The Federal Communications Commission spelled out how it will preserve the open Internet, releasing a 400-page detailed PDF that reviews its new, stricter regulations for broadband services found here.
The agency’s commissioners voted 3-2 to approve the order last month but did not release the order itself. Instead, Chairman Tom Wheeler and the agency served up select details through a fact sheet, press conferences and an appearance earlier this month at the Mobile World Conference trade show in Barcelona.
It marked the first chance for the public to get a full look at the order, which reclassifies broadband as a so-called Title II telecommunications service under the 1934 Communications Act. That reclassification allows the FCC to regulate providers using rules originally established for the old telephone network. This legal definition establishes broadband as a “common carrier,” a centuries-old concept that means carriers’ networks must be open to everyone. It also gives the FCC unprecedented authority over the industry.
Despite its length, the order is a must read for anyone interested in the issue, known among regulators and the industry as Net neutrality.
While consumer advocates and online businesses such as video-streaming service Netflix cheered the FCC’s stricter regulations, broadband providers such as Verizon and Comcast will likely sue the FCC to block the order. Their concern is that the Title II reclassification gives the FCC authority to set rates and impose tariffs that could translate into higher fees to consumers, stifle innovation and discourage companies from building new broadband networks and improving existing ones.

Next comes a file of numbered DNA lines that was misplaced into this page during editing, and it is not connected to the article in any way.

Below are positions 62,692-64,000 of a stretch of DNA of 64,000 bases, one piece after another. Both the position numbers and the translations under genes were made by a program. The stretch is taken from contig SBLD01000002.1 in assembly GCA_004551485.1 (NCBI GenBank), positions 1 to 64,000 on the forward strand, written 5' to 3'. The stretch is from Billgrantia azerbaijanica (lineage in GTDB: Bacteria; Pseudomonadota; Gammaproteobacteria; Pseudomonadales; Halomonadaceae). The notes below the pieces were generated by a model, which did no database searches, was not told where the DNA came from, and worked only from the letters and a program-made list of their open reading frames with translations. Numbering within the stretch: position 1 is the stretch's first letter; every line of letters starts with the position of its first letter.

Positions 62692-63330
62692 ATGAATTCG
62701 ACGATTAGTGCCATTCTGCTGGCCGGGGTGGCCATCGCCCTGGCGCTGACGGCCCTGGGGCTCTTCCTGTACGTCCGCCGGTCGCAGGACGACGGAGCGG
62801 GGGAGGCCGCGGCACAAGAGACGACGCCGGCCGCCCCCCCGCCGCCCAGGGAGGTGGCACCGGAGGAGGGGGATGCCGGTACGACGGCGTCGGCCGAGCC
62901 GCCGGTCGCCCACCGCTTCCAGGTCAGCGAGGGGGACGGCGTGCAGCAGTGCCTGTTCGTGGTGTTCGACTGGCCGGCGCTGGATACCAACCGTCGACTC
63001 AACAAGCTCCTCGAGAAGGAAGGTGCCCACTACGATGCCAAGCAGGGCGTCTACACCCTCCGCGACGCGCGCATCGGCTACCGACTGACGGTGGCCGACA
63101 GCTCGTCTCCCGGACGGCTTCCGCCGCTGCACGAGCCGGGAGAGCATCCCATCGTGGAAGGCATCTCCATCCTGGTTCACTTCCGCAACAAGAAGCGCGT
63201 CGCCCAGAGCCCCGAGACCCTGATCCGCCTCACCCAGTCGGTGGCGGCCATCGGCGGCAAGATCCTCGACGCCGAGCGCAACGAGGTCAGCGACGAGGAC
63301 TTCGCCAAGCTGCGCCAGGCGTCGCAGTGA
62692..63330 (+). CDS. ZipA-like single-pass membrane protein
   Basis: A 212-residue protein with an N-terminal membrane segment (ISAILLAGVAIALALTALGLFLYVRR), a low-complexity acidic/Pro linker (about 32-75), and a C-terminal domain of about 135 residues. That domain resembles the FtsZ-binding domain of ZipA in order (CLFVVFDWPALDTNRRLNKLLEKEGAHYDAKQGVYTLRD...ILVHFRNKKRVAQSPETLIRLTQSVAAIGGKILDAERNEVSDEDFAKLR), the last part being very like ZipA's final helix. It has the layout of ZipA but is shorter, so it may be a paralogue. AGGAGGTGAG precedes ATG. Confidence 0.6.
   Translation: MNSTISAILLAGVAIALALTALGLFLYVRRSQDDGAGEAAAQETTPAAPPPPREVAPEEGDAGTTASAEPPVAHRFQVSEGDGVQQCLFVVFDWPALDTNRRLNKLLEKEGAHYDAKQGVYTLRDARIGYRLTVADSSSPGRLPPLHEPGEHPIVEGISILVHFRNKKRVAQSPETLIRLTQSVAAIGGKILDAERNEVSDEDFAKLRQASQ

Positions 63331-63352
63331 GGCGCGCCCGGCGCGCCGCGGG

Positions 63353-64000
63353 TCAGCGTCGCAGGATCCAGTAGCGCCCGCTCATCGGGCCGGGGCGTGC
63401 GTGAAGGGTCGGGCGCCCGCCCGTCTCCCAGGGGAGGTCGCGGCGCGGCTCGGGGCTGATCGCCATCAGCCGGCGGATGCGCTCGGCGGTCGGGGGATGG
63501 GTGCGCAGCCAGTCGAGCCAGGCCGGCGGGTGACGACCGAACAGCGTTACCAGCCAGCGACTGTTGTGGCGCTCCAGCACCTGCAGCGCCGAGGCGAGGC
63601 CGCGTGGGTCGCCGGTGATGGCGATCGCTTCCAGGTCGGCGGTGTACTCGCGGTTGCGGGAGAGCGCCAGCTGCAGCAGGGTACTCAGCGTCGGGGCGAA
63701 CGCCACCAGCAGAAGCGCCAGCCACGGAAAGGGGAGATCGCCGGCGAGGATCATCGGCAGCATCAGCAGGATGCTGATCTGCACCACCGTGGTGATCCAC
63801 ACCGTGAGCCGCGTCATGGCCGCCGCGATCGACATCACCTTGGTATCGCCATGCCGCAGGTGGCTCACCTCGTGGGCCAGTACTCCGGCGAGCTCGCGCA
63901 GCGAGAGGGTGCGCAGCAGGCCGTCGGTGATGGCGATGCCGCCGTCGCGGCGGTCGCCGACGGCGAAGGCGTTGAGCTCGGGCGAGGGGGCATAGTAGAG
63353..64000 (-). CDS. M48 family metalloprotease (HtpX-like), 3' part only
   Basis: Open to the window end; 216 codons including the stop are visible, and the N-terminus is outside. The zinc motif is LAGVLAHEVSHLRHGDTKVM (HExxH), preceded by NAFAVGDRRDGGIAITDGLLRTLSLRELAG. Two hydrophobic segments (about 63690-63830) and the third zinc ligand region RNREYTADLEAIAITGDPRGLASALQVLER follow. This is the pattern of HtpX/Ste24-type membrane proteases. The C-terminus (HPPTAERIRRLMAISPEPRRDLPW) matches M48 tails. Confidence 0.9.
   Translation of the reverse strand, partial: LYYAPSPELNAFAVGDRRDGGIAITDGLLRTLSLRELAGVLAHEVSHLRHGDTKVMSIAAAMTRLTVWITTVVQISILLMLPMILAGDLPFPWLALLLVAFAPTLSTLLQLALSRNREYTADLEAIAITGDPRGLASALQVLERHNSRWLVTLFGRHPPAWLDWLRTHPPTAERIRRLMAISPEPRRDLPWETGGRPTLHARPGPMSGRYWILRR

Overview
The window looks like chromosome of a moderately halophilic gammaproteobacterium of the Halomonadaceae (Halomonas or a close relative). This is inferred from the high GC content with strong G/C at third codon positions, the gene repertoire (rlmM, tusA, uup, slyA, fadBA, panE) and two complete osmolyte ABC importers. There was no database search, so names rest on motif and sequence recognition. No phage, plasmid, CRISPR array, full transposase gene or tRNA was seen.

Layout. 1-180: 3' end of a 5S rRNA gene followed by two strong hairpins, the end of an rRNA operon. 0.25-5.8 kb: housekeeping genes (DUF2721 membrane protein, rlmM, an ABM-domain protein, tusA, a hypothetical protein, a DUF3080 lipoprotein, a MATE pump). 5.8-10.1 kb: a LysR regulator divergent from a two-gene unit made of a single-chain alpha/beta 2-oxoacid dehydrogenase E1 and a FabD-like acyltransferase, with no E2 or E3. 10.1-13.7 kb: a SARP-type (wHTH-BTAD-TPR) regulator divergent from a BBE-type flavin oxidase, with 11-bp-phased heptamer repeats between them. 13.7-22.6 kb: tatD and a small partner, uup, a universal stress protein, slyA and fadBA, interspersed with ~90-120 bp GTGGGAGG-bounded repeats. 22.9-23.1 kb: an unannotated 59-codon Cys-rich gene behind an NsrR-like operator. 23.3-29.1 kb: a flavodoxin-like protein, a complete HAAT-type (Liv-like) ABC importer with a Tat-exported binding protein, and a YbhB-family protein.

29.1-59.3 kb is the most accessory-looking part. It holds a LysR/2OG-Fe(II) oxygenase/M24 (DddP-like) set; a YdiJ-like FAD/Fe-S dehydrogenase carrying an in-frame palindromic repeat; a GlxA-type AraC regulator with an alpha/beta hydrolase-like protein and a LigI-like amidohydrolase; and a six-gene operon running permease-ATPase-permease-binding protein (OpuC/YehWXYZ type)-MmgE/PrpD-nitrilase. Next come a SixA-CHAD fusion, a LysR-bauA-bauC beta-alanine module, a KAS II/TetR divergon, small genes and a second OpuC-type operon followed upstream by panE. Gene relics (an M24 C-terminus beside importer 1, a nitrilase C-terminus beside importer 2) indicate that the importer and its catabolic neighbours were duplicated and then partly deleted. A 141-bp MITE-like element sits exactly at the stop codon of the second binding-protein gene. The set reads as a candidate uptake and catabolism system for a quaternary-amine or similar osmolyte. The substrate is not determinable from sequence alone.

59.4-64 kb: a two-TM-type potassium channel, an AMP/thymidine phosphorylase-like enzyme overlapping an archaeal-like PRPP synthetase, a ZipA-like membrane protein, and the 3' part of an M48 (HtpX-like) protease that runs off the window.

The FCC’s order is culmination of a roughly yearlong debate, complete with increasingly heated rhetoric. The Net neutrality issue went mainstream in June after comedian John Oliver delivered a 13-minute rant that went viral, resulting in a flood of comments to the FCC that temporarily crippled its public-comment system.
While the full document runs to 400 pages, the actual text of the new rules is only 305 words long. The rules prohibit broadband providers from blocking or slowing traffic on both wired and wireless networks. They also ban Internet service providers from offering paid priority services that could allow them to charge content companies, such as Netflix, fees to access Internet “fast lanes” to reach customers more quickly when networks are congested.
Reclassifying broadband as a utility gives the FCC its best shot at withstanding legal challenges. The courts have twice tossed out earlier rules aimed at protecting Internet openness. The FCC chairman has said repeatedly the agency does not intend to set rates or add new taxes to broadband bills. More than 100 pages of the 400-page document released Thursday explain that forbearance.